The global smartphone image sensor market had a disappointing 2022. Even as the annual smartphone shipments dropped nearly 11% amid the unfavorable macro environment, the multi-camera trend decelerated with less adoption of low-pixel cameras for depth-sensing and macro-lens applications. The related CIS (CMOS Image Sensor) sales entered a period of contraction and a sizable inventory correction was made to alleviate the oversupply situation, particularly for 8MP and lower-megapixel sensors.
According to Counterpoint’s Smartphone Camera Tracker, global smartphone image sensor shipments were down mid-teens compared to 2021, with all major vendors suffering different degrees of decline. But when it came to the revenue in dollars, Sony managed to achieve a YoY growth as Apple, which was estimated to have contributed half of Sony’s mobile CIS revenue, further improved the iPhone camera specs during the year.
For instance, the iPhone 14 Pro and Pro Max feature a brand-new 48MP image sensor for their rear main cameras, a larger-size ultrawide sensor and an autofocus-capable front sensor. Thanks to the upgrades, Sony was estimated to have added more than $6 per unit or approximately $300 million in sales in the second half of 2022.
In the Android camp, Samsung LSI also benefited from the camera enhancement trend and improved its product mix, which partially offset the significant loss in shipments. Taking the first-mover advantage in mass-producing sub-0.7μm high-resolution sensors, Samsung shipped an estimated 200 million affordable 50MP image sensors in 2022. The 0.64μm-based Samsung S5KJN1 was a great success. It has good versatility and has been widely applied not only in mid- to low-end smartphones’ rear main cameras but also in front or ultrawide cameras of premium models. Moreover, Samsung still dominates the supply of 100MP and above sensors and has raised the bar higher with the commercialization of 200MP sensors (ISOCELL HP1 @ 0.64μm, HP3 @ 0.56μm). By the end of 2022, the accumulated shipment volume had exceeded 150 million units.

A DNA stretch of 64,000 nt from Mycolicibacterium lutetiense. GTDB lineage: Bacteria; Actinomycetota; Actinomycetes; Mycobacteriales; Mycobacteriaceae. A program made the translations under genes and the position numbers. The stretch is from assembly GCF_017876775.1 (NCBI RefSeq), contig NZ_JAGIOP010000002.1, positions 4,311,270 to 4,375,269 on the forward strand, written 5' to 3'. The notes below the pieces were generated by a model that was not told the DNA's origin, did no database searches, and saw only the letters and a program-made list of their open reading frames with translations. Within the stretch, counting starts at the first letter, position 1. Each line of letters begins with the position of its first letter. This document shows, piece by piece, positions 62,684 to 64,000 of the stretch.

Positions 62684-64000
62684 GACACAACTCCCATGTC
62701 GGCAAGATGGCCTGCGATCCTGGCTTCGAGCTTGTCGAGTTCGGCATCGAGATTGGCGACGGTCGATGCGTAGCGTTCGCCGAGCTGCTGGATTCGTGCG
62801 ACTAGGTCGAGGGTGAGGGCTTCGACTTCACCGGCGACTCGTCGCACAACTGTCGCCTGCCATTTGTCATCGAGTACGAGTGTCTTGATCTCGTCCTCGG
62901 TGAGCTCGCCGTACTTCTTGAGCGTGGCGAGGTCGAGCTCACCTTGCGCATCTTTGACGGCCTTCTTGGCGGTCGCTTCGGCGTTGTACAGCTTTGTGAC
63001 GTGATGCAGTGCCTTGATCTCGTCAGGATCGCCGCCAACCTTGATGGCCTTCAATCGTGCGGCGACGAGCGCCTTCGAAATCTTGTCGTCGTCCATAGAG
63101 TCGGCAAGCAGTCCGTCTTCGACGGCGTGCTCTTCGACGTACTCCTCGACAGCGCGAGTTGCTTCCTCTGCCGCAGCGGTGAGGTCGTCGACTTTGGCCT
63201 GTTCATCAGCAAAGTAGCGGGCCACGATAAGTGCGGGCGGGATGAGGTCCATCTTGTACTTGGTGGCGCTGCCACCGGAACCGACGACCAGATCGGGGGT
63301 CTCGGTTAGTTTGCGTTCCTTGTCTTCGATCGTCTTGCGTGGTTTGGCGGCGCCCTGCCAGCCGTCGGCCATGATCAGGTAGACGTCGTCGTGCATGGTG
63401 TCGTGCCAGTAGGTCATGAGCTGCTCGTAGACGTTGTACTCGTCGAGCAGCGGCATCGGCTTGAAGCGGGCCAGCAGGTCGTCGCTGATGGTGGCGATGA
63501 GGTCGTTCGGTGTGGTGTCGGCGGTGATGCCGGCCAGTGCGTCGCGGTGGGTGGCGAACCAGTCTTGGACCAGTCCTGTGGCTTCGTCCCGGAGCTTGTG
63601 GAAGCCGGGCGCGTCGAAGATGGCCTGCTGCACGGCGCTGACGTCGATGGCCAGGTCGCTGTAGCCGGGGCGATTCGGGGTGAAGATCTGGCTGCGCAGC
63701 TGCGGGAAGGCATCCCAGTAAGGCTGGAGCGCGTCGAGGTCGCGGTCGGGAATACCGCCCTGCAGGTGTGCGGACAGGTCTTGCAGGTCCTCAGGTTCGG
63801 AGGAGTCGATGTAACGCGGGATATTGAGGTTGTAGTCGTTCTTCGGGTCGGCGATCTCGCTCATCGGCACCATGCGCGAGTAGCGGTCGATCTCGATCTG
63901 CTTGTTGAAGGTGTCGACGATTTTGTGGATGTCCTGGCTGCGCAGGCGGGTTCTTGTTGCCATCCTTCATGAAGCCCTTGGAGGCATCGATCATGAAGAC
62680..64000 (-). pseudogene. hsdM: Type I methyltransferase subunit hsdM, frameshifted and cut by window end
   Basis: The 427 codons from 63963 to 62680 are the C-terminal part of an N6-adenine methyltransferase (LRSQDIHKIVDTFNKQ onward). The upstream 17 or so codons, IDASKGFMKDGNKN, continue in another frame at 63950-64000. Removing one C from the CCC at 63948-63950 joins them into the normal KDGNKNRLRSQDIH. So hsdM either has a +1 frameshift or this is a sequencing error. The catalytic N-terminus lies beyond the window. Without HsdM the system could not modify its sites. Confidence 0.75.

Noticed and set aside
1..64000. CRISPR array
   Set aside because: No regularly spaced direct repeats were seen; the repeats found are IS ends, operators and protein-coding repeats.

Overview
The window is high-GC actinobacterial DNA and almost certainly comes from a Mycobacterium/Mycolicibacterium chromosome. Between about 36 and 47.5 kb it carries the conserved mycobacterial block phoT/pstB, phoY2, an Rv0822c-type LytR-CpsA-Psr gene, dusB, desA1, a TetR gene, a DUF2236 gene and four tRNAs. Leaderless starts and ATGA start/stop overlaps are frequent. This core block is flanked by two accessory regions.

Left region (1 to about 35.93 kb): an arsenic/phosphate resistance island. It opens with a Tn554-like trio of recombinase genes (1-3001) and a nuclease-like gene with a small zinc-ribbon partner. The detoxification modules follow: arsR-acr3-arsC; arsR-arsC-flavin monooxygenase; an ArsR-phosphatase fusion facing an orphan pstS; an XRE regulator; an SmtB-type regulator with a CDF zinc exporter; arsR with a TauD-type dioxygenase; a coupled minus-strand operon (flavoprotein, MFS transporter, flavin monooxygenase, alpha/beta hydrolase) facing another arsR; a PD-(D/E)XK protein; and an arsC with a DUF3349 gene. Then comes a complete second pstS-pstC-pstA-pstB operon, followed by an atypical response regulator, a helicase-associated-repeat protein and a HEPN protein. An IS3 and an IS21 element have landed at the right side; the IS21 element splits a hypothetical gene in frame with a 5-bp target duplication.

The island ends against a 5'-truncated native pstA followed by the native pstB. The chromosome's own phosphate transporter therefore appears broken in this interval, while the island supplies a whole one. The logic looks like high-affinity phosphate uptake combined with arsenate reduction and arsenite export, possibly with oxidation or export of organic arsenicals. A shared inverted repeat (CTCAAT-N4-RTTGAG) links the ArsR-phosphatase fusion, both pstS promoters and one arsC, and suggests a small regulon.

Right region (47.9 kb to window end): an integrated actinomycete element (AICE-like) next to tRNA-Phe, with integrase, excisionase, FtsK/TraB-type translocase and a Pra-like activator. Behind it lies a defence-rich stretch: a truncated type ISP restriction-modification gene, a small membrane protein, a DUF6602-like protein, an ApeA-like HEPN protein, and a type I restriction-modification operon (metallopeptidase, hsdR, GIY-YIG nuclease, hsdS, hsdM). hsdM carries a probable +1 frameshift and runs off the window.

Unlike Sony and Samsung, which shifted their focus to providing high-megapixel products, the sales performance of OmniVision, Galaxycore and SK Hynix was more susceptible to the contraction in mobile CIS demand. All these three vendors were estimated to have recorded a double-digit YoY decline in their revenues in 2022.
The smartphone CIS market became more consolidated in 2022 in terms of revenues. Sony expanded its share to slightly over 54%. The top two vendors accounted for around 83% of the total market revenue. The market consolidation is expected to continue in 2023. Samsung’s new 200MP lineup and Sony’s large-area 50MP sensors, such as the high-profile IMX989, will compete for the premium camera design wins. Despite the shipment and revenue declines in 2022, we expect the mobile CIS market to quickly return to the growth track, as long as the camera system is still at the core of smartphone upgrades, thus resulting in improvements in resolution, sensor size and even integration of AI capabilities.